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    Feeding a puppy – Some useful advice

    Articledog food and nutritionWednesday 17 April 2013
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    Around 8-12 weeks a new puppy will gradually stop feeding off its mother’s milk and it is at this time that you should take over but if you have never looked after puppies before you might be lost on where to start and how to feed it. Buying just any commercial dog food is good but it is not optimised for your dog’s performance and needs. Here are some steps you should take to feeding a new puppy.

    • Seek guidance from your vet. If your puppy has any problems and will need their dietary needs changed because of it then your vet will be the first to know and can give you some solid advice.
    • With a commercial feed you want a very good quality one that is specially formulated for a puppy’s growth. A good rule of thumb is that the more expensive the feed, the higher quality it is likely to be. You can try your puppy out with different commercial feeds. If you find that your puppy has diarrhoea, wind or bad stools then be sure to change it until they find something that digests easily.
    • Try not to change diets rapidly. This can upset a puppy’s stomach. Slowly mix two feeds together and then change after a period of time.
    • There are two types of commercial feed; Complete and Complementary. You can feed a dog solely on complete food without any additions. Complementary require additional foods to help fulfil a healthy diet.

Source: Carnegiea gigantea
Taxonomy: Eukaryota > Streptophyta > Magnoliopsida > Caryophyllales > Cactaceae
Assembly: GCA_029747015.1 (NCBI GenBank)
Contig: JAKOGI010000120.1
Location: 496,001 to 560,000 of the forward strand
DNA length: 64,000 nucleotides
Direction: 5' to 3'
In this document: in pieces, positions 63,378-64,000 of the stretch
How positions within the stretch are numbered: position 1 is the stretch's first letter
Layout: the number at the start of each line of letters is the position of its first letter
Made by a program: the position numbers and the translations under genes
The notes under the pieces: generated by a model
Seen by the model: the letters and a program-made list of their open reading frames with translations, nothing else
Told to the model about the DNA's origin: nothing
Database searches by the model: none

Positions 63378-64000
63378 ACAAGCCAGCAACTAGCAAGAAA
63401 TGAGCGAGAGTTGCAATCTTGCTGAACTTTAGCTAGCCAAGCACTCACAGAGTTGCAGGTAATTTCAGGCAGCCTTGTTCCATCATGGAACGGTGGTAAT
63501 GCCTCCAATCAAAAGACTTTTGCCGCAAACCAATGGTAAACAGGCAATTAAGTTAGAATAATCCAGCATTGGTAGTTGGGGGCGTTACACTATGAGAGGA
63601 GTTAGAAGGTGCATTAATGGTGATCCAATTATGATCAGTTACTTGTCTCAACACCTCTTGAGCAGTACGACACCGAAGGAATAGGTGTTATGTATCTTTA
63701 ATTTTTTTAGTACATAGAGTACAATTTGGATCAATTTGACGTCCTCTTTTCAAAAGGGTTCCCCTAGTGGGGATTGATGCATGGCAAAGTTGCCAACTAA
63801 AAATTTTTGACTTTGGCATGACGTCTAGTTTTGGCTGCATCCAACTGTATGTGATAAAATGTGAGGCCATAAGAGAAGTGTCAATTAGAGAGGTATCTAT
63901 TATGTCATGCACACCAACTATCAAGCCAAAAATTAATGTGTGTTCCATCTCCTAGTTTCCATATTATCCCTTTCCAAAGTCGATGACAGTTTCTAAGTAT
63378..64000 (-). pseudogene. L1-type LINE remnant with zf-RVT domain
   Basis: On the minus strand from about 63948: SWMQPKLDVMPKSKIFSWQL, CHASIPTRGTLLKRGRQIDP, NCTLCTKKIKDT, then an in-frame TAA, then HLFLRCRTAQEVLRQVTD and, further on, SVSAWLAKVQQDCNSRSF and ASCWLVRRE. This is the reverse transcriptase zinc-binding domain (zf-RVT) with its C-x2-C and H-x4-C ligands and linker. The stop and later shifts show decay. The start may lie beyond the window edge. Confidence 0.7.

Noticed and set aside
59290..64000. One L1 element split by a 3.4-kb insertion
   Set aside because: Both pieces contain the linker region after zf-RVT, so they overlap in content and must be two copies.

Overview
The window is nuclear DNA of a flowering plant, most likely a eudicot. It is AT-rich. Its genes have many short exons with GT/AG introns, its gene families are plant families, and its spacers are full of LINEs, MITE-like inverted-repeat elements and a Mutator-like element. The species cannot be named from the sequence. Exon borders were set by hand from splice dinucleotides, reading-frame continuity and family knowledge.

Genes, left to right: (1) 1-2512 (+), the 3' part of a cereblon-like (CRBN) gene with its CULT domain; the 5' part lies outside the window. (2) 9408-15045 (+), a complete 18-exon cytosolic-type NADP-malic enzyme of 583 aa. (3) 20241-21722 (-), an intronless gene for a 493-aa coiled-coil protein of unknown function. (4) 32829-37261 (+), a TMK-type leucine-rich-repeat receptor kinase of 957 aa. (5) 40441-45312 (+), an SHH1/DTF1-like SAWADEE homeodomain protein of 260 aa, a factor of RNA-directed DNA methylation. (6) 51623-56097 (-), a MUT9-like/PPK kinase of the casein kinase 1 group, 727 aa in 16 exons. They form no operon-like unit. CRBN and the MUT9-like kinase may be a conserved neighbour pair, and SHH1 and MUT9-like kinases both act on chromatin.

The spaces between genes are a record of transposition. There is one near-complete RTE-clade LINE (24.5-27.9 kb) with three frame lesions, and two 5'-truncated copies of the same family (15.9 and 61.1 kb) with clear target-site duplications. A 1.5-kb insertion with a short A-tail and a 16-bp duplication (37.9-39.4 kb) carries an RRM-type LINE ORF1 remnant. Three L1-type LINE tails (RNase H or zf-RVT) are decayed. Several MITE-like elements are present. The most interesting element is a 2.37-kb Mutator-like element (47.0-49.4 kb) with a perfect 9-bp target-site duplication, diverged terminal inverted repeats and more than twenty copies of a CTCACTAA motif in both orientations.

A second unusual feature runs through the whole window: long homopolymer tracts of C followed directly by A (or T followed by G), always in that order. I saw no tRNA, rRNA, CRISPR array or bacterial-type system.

• When feeding your puppy you want to ensure that they are fed regularly. Perhaps 4 times a day at set intervals. If not they will suffer as their small stomachs can be overstretched from too much food. This routine should be strictly kept throughout its growth period.
    • If your dog does not eat all its food then do not leave it there in the bowl. After a day it is best to throw it away. By keeping it in the bowl it can attract bacteria and inserts. This problem multiply with hot weather.
    • You may want to give your puppy cooked meats. Try with either softly boiled chicken or lamb. This should be given occasionally. Avoid using any spices or condiments and these are not recommended. Also never, ever provide bones especially poultry bones as these can tear through a puppy’s stomach.
    • Puppies sometimes like to eat grass and there is no harm in this. Make sure the grass is natural and does not have chemicals or pesticides on it. The grass can provide vegetable matter and micronutrients.
    • Some puppies will not take to dry foods immediately after feeding from their mothers. If this is the case then try adding a tiny bit of warm water to their food to soften or it use tinned dog food to help make the mix more moisturised.
    • Treats can be given for training and behaviour you want to see from your dog. Unfortunately commercial treats can contain high levels of sugar, colourings and milk products and these should be avoided. Again like commercial feed, the more expensive the treat, the higher quality it is likely to be. Treats should be regulated and not too many given to avoid obesity.
    • As fun as it may sound, you must never feed a dog of any age chocolate. This will seriously harm its internal system and have a negative effect on the dog.
    • While your puppy is growing, you should be able to feel its ribs but never see them showing through their skin.
    • And remember - Water, water, water – Make sure water is provided at all times. Change it daily and keep it fresh. Without water your puppy will not survive
     
    Photo: Skuds
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